McCrum applauds the efforts of local councils and enterprise companies to “push” local candidates through schemes such as an ’extra pair of hands’. Under this scheme, the employer pays the worker £1 an hour, while the council picks up the rest. However, he warns that this sort of subsidy must never be used as the reason to recruit someone. “The round peg must go into the round hole. If the individual hasn’t got the right raw material, it isn’t going to work.”
McCrum says the process is fair to everyone. “Every single applicant is put through a behavioural profile, irrespective of where they come from,” he explains.
John Lewis’s Donaldson also rejects the notion that giving local people a leg up through pre-employment courses compromises the principle of recruitment based on merit. “Our recruitment process ensures we are recruiting on skills and behaviours alone,” she says.
Indeed, as she points out, in the company’s shop openings at Leicester and Cardiff, those who came to the retailer through the pre-employment courses had a high success rate at assessment, but other local candidates were also successful.
Donaldson adds that John Lewis’s policy of encouraging branches to hire local people through working with local Jobcentres continues after a new store has opened its doors. However, this is left up to each individual branch, she adds.
Employers that wish to recruit more locals can learn lessons from the Olympics and Westfield 2. That said, as a general recruitment strategy, it is best-suited towards the semi-skilled end of the labour market or where there is a decent supply of suitable local candidates. Working with local partners to improve the chances of local candidates through pre-employment support can also prove effective.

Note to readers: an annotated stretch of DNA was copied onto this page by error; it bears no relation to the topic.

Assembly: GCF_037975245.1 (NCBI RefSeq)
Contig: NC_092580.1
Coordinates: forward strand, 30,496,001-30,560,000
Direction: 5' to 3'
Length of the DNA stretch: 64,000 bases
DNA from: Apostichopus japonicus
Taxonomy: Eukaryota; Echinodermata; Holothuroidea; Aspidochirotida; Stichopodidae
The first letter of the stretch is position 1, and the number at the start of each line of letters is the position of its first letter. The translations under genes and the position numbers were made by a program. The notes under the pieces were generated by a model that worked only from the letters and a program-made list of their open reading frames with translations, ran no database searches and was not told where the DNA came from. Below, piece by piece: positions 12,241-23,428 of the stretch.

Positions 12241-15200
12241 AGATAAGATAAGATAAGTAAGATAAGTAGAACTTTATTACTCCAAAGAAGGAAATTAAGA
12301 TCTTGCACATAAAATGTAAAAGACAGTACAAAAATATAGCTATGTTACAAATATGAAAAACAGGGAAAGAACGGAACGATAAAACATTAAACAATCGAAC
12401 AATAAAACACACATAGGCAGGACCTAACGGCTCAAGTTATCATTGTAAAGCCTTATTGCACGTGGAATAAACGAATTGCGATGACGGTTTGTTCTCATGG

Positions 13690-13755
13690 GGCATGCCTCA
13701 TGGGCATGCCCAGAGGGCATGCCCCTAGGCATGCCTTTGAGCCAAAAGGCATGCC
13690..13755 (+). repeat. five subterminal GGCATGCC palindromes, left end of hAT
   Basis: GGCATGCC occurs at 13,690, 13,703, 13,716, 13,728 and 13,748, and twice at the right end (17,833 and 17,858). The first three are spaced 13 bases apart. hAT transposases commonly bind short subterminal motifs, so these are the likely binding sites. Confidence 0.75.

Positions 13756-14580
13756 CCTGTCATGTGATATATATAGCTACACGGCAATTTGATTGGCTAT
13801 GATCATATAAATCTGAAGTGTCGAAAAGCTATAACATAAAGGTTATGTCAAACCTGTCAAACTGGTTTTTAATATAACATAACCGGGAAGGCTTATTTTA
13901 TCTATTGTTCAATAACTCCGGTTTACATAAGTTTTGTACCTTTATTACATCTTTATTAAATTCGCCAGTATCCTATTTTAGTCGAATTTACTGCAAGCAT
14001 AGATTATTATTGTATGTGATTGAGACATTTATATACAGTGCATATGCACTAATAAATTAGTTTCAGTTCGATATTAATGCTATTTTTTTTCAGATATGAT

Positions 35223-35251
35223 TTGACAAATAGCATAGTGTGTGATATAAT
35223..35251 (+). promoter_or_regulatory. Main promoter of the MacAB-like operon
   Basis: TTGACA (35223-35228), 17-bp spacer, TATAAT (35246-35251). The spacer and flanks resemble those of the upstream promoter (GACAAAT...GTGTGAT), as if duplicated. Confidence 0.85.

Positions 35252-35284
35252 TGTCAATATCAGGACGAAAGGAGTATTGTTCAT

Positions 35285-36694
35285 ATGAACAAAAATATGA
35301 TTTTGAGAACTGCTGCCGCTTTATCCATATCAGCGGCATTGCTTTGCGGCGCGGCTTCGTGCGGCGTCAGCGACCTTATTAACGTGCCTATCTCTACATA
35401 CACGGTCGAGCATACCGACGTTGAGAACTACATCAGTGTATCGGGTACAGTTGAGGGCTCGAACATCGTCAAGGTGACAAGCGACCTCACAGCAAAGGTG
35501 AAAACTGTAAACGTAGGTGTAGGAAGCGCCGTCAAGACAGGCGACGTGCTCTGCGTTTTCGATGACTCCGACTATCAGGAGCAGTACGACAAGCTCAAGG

Employers can take advantage of a clause in the Equality Act to boost the job chances for locals. ’Positive Action’ allows employers to take measures to help people from groups with different needs or with a past track record of disadvantage or low participation to apply for jobs.
For example, where the make-up of their workforce is different from the make-up of the local population, they may decide to run training courses for people who share particular under-represented protected characteristics (such as a particular ethnic background), giving them a better chance of applying for vacancies.
This is not the same as ’positive discrimination’, which equality law does not allow, and recruitment must still be based on merit.
Advantages of hiring local people
- Employees: it avoids a long commute for employees and improves work-life balance
- Company: seen as part of the community
- Staff: available at short notice to cope with sudden surges in work. It is good for business when staff are drawn from the local community and reflect its make-up
Article from The Recruiter